Leaving Barcelona I switched between Electric and Comfort mode to get used to driving in a left hand drive car on the right hand side of the road again and the GLC felt like any other Mercedes SUV.

It’s comfortable, quiet, well behaved and fits the home, work, home and school run moniker perfectly with the satnav on the MBUX system that also has a number of AMG specific functions guiding us out of the city.

Once the cobwebs had been swept away and we headed into the mountains things became a bit different.

The roads in Spain are something else, the surfaces are unbelievably smooth and well maintained and a far cry from anything locally not to mention that in almost 300 kilometres of driving there wasn’t one pothole or scarred piece of tar.

That made switching to Sport, Sport+ and later Race mode mandatory.

It instantly changes the characteristics of the car from slick city cruiser to well… an AMG.

You can feel that the steering firms up with proper feedback, and the suspension too firms up significantly.

The tailpipes emit a wonderful snap, crackle and pop as you accelerate and change through the gears allowing the auto box to manage things on your behalf or using the paddles if you really want to play at being George Russel.

It's very quick off the line using the launch control and before you can say “speed camera” will fly way past 200km/h on a straight piece of road.

The GLC 63 SE Performance is truly fast.

The large brakes felt a bit spongy as a result of using them for regenerative braking but stomping hard on them pushes through the initial resistance and they do a good job of bringing things back to normal.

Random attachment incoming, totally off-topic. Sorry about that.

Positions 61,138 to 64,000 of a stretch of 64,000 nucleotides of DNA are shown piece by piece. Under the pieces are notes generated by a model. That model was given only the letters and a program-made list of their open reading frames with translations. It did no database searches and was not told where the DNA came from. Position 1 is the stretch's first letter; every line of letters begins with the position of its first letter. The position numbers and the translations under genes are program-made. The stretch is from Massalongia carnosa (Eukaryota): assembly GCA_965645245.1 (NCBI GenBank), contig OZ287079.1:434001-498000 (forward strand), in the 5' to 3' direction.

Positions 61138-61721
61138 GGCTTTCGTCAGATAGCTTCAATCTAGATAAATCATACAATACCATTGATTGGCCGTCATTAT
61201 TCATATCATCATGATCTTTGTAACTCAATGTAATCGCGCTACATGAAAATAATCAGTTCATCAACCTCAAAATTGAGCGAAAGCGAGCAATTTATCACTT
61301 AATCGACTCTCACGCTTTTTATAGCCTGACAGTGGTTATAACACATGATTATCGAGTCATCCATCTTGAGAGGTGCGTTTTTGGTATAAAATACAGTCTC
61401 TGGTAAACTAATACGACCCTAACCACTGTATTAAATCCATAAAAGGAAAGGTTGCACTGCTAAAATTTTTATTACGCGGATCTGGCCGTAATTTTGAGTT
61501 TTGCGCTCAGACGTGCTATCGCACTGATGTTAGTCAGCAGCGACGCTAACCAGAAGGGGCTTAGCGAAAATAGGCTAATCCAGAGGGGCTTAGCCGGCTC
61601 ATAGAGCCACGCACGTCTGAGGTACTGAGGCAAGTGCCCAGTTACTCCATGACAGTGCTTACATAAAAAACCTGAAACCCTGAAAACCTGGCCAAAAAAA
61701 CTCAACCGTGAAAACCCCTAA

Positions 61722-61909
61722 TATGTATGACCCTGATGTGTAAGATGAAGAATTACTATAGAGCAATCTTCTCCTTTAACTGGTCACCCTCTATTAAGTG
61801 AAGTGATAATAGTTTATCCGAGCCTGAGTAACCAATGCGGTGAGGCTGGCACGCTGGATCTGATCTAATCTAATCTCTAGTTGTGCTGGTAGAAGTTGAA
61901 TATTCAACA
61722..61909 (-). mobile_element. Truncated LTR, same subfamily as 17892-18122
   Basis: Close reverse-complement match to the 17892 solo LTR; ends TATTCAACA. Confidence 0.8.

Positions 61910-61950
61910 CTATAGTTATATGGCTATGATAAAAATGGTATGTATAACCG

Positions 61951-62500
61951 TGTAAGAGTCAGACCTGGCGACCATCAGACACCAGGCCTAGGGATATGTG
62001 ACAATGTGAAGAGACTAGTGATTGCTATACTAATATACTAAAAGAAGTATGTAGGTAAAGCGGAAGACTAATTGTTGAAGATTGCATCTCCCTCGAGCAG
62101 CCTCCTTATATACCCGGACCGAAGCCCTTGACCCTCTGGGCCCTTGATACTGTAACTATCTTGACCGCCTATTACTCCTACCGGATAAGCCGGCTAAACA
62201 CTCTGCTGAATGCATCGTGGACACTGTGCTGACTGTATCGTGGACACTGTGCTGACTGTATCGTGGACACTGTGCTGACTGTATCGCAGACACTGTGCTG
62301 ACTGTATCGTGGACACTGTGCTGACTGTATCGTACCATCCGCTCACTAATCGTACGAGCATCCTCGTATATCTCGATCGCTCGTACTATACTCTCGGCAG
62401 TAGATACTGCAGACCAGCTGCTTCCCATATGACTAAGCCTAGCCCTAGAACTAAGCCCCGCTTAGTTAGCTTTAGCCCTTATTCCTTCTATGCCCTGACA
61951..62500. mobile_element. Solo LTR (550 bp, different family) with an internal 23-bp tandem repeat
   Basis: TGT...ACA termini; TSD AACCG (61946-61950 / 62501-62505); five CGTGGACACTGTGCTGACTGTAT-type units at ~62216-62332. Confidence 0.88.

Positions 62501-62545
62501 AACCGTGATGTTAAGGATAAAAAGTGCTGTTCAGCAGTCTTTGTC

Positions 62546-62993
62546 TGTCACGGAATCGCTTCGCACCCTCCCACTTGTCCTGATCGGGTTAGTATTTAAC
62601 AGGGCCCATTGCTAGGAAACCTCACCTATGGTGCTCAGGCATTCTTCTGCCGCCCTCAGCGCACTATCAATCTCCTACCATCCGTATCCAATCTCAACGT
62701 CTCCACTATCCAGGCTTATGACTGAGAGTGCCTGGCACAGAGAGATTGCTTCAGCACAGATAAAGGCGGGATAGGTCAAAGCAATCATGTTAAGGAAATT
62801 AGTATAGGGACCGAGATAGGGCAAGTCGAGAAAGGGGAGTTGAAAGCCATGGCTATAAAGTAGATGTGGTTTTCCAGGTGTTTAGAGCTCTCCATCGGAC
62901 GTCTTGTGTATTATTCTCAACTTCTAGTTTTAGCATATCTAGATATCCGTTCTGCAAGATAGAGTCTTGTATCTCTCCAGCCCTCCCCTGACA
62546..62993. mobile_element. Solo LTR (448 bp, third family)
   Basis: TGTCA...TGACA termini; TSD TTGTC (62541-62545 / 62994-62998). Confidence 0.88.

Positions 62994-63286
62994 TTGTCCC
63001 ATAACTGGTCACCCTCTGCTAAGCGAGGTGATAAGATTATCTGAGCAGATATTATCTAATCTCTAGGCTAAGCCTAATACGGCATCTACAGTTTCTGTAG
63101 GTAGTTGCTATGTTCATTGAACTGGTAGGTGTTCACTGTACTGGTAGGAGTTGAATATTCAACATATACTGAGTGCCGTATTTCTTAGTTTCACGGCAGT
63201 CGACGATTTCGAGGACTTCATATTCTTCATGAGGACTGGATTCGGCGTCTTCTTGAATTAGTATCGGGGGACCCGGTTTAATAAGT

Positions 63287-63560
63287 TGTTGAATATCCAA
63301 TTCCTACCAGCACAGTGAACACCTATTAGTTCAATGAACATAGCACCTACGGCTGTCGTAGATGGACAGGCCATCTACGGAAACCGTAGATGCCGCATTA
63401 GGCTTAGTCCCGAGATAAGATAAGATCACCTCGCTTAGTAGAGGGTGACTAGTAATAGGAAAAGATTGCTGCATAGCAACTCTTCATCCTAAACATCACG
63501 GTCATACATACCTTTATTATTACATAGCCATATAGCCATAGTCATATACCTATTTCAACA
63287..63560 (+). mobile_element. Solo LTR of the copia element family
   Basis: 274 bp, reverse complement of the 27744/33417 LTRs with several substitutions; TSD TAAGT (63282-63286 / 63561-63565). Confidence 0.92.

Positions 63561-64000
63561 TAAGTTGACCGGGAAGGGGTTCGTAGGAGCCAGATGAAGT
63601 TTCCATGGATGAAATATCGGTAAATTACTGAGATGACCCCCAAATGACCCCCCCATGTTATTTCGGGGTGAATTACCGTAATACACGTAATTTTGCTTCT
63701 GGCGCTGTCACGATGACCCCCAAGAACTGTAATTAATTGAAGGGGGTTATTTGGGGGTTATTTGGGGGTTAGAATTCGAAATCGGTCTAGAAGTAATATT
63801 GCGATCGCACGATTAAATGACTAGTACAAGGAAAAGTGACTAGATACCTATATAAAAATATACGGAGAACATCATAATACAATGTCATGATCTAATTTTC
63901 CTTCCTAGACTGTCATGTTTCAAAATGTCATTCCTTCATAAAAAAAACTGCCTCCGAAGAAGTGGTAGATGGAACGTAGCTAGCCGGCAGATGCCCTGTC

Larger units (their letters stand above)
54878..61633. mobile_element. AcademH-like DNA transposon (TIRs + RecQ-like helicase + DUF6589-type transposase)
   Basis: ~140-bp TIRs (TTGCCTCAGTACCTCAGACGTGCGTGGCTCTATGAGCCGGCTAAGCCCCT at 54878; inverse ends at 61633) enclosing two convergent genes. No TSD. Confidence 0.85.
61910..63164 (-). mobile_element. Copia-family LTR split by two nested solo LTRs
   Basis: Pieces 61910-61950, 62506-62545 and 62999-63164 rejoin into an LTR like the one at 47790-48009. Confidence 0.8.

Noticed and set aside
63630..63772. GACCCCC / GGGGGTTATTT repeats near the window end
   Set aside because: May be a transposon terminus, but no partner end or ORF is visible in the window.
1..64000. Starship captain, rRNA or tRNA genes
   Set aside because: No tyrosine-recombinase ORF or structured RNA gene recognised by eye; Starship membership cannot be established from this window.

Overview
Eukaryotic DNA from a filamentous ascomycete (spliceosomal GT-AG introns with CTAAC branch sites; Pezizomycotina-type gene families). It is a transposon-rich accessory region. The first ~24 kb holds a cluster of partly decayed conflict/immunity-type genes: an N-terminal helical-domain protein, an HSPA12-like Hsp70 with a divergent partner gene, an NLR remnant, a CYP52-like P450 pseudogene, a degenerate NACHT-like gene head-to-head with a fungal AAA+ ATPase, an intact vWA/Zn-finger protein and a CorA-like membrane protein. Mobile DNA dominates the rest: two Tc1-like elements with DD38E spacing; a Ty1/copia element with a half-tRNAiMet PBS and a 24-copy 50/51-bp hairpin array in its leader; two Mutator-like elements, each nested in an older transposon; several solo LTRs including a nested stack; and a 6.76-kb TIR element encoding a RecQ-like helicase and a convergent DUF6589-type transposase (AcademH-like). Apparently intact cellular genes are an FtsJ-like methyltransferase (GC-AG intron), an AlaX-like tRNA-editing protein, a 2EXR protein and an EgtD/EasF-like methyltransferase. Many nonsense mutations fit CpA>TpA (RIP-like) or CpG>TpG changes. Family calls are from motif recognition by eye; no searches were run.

I know I’ve said that performance and SUV are an anomaly but what the engineers at AMG have done with suspension and damping, an electric anti roll bar (AMG Active Ride Control), distributing weight with a 51:49 ratio rear bias and active rear axle steering is remarkable.

On narrow mountain roads with switchbacks and hairpins its ability to stay low considering its weight and three adults with luggage belies what it’s perceived to be.

We even had an impromptu good old South African dice down the mountain pushing it almost, we think, close to its limit, braking hard, accelerating flat out and using as much of the road as we dared and while it’s a wild ride, the car felt on point all the time, even when braking late into corners.

When we stopped outside another beautiful mountain village to take obligatory pictures we all agreed that it's a proper performance car even for a midsize SUV with comparisons to the Porsche Cayenne Turbo-GT being bandied about. High praise indeed.

There will always be a special place for a V8 and while we may lament the demise of the beautiful-sounding AMG V8 roar with its brutish power, if this is a New Energy Vehicle then not everything is lost.

ALSO READ: New Mercedes-AMG C63 unleashed with 500kW system output

IOL Motoring